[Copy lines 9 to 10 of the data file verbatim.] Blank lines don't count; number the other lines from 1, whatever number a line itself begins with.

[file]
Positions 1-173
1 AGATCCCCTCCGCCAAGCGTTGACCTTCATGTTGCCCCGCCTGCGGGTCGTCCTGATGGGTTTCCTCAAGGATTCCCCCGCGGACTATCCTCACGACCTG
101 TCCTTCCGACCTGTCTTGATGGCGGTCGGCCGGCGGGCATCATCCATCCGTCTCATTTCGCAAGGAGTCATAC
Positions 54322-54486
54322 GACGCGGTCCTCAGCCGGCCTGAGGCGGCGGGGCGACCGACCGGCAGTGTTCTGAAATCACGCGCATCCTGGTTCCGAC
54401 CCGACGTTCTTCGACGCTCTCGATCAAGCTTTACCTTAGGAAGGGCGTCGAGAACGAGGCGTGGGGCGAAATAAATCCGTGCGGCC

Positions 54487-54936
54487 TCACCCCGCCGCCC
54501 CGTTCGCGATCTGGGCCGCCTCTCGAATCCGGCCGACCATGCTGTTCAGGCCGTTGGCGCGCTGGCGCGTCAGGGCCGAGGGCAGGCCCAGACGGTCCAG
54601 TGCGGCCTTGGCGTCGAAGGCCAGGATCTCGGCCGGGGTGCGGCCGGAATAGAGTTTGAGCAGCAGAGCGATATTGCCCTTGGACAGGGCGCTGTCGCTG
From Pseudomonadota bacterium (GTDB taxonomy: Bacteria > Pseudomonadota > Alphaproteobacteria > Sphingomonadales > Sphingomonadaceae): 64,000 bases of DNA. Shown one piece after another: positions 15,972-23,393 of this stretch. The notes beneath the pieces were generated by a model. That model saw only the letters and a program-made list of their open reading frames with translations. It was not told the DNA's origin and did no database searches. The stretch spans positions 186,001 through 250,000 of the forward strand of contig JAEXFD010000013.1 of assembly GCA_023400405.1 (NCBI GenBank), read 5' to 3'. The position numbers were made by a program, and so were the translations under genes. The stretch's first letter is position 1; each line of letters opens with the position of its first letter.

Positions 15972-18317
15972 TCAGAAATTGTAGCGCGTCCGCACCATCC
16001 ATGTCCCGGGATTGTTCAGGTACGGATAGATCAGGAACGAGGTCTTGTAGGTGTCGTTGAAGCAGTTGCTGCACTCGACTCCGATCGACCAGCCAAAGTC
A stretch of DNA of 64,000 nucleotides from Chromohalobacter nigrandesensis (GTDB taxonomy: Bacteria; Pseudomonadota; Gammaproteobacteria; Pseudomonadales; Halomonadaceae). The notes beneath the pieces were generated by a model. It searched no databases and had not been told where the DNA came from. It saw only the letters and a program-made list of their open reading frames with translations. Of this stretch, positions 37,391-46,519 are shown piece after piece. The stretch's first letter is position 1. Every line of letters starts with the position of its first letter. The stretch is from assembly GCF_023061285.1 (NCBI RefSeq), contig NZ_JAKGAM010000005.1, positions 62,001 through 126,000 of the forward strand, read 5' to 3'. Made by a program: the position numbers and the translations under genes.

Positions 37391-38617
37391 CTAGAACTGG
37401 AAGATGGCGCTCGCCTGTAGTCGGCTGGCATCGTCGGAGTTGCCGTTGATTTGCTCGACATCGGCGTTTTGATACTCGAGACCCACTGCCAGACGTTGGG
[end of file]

54501 CGTTCGCGATCTGGGCCGCCTCTCGAATCCGGCCGACCATGCTGTTCAGGCCGTTGGCGCGCTGGCGCGTCAGGGCCGAGGGCAGGCCCAGACGGTCCAG
54601 TGCGGCCTTGGCGTCGAAGGCCAGGATCTCGGCCGGGGTGCGGCCGGAATAGAGTTTGAGCAGCAGAGCGATATTGCCCTTGGACAGGGCGCTGTCGCTG